Whoopi Goldberg may not be the first person you'd think of if you were casting a replacement for Santa Claus, but the Academy Award-winning actress didn't hesitate to take on the part in the TNT movie "Call Me Claus" — and she had the best of reasons for doing so.
"One of the reasons I did this is because I just wanted to have a little holiday special for my grandkids," Goldberg said in a recent interview with TV critics.
And "Call Me Claus" (which premieres Sunday at 6, 8 and 10 p.m. on TNT) is a nice little holiday special for kids. It's not overly original (comparisons to "The Santa Clause" are far too easy and not particularly flattering). It's pretty goofy and entirely predictable.
But it's pleasantly goofy and predictable.
Goldberg stars as Lucy Cullins, a somewhat Scrooge-like producer at a home-shopping network. Lucy lost the Christmas spirit when tragedy struck her family when she was a child.
Her lack of holly jolly-ness proves to be somewhat of a problem, however, when it turns out that she's destined to be the next in a long line of Santa Clauses, who, as it turns out, serve 200-year terms before giving way to their successors. And the incumbent Santa (Sir Nigel Hawthorne) has to convince Lucy to take the job or the icecaps will melt and the world will be destroyed.
(Which is a somewhat odd way to express the Christmas spirit.)
There's not a kid out there — no matter how young — who couldn't tell you how this one is going to end. But Hawthorne makes a convincing Santa, and Goldberg seems to be having fun with the movie.
It's not like anyone forced her to take the job. She's not only the star of "Call Me Claus" but one of the executive producers, along with country music superstar Garth Brooks, who contributes some of the music.
"What I love about this movie is everything," Brooks said. "I love what it stands for. I also love what it addresses."
And in the make-believe world of the movie, the concept of Santa is both color- and gender-blind.
"It's a great thing. . . . Stripping away everything from the fact that she's a female, the fact that she's black, to actually coming forward and saying that there is no color of Christmas, there is no sex of Christmas — it's about what's inside," Brooks said. "And that's the journey that we're going to take.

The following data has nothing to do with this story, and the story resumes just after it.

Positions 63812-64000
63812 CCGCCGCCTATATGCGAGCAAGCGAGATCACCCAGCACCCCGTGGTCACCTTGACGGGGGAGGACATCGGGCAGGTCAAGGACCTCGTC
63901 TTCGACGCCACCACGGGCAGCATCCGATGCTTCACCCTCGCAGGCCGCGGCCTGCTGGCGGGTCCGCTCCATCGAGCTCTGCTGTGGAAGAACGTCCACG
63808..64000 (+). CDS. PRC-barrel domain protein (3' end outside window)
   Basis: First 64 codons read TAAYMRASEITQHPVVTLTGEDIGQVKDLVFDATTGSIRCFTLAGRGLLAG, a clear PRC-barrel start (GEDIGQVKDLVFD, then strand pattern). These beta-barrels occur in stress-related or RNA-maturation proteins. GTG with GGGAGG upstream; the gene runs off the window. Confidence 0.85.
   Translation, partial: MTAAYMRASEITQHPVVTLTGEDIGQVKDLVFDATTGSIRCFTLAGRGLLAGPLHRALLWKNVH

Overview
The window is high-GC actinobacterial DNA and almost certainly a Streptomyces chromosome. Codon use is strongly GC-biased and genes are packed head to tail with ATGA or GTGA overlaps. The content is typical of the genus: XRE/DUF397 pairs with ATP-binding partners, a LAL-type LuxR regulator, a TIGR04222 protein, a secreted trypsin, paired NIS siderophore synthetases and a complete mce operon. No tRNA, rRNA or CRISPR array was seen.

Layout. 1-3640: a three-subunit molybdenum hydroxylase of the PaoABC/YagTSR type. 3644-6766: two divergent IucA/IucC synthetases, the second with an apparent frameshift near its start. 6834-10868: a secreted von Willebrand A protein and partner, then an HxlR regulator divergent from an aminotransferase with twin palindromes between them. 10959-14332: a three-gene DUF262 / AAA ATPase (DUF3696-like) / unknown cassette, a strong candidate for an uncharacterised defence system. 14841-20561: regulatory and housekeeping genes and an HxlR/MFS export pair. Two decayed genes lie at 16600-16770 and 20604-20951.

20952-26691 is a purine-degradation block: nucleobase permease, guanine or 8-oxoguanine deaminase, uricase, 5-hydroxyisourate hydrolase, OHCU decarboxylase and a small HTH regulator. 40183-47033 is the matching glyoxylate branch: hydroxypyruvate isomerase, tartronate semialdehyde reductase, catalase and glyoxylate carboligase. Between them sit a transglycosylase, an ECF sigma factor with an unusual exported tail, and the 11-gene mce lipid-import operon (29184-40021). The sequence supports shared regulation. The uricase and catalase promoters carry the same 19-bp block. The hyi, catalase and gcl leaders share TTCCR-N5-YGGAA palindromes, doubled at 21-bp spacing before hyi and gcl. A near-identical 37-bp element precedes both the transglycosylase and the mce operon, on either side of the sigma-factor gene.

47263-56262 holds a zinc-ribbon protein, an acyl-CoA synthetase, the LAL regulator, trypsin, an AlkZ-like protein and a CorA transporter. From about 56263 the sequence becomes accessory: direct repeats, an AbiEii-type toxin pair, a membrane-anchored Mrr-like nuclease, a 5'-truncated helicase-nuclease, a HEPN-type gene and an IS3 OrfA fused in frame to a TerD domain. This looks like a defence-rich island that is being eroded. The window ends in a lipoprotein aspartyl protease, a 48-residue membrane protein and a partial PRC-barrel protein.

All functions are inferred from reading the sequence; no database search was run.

"We want to make a modern-day 'It's a Wonderful Life' and something that we'll be proud of 40 years from now when it plays, hopefully, on television sets everywhere around Christmas."
Well, "Call Me Claus" is no "Wonderful Life," but chances are this TV movie will be re-aired for a good many years to come.
And it will be mandatory viewing at Goldberg's home, if they can fit it in with all the other celebrating that goes on there.
"Christmas in my house is a madhouse because I love the holidays," she said. "So there are menorahs and giant Christmas trees and Santa Clauses and elves and all kinds of craziness. And Christmas is always one of the most special times in the world to me — mostly because of Walter Cronkite."
Um . . . how's that again?
"Well, you may recall that at the end of his broadcasts, particularly on Christmas Eve, Walter Cronkite would let us know that on that night at that particular time the world was at peace," Goldberg said. "And, having grown up through a lot of Vietnam, it was nice to know that there was no killing going on on that particular night. So it means a lot to me. The holidays mean a lot."
Which is the other reason she decided to do "Call Me Claus."
"As we're looking at lots of kids running around being afraid of things that happen in the world, I think it's the holidays that we owe them to allow them to be children," Goldberg said. "And they keep belief in Santa Claus and all other mythological figures alive so that they can have their childhood. So that's kind of why I did this."